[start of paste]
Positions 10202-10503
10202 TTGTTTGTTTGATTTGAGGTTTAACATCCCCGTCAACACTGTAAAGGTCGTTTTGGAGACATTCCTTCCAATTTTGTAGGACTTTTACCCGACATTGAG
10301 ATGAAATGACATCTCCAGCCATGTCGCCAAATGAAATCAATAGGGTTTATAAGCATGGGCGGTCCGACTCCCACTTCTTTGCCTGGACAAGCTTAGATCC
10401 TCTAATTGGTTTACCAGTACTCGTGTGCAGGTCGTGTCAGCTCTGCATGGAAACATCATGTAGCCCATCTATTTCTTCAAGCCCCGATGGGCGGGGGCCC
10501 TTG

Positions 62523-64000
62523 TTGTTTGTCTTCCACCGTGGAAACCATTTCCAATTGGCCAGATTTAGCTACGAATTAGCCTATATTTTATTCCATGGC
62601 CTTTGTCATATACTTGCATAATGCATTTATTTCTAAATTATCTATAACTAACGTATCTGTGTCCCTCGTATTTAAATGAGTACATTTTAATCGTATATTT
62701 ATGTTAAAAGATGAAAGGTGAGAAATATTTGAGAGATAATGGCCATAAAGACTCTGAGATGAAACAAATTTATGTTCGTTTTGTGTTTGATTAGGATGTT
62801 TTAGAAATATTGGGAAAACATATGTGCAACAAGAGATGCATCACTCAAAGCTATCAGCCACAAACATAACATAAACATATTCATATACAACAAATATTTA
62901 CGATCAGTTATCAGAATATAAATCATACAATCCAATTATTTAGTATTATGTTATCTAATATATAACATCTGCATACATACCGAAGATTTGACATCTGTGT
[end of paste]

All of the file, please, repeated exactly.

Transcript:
Positions 10202-10503
10202 TTGTTTGTTTGATTTGAGGTTTAACATCCCCGTCAACACTGTAAAGGTCGTTTTGGAGACATTCCTTCCAATTTTGTAGGACTTTTACCCGACATTGAG
10301 ATGAAATGACATCTCCAGCCATGTCGCCAAATGAAATCAATAGGGTTTATAAGCATGGGCGGTCCGACTCCCACTTCTTTGCCTGGACAAGCTTAGATCC
10401 TCTAATTGGTTTACCAGTACTCGTGTGCAGGTCGTGTCAGCTCTGCATGGAAACATCATGTAGCCCATCTATTTCTTCAAGCCCCGATGGGCGGGGGCCC
10501 TTG

Positions 62523-64000
62523 TTGTTTGTCTTCCACCGTGGAAACCATTTCCAATTGGCCAGATTTAGCTACGAATTAGCCTATATTTTATTCCATGGC
62601 CTTTGTCATATACTTGCATAATGCATTTATTTCTAAATTATCTATAACTAACGTATCTGTGTCCCTCGTATTTAAATGAGTACATTTTAATCGTATATTT
62701 ATGTTAAAAGATGAAAGGTGAGAAATATTTGAGAGATAATGGCCATAAAGACTCTGAGATGAAACAAATTTATGTTCGTTTTGTGTTTGATTAGGATGTT
62801 TTAGAAATATTGGGAAAACATATGTGCAACAAGAGATGCATCACTCAAAGCTATCAGCCACAAACATAACATAAACATATTCATATACAACAAATATTTA
62901 CGATCAGTTATCAGAATATAAATCATACAATCCAATTATTTAGTATTATGTTATCTAATATATAACATCTGCATACATACCGAAGATTTGACATCTGTGT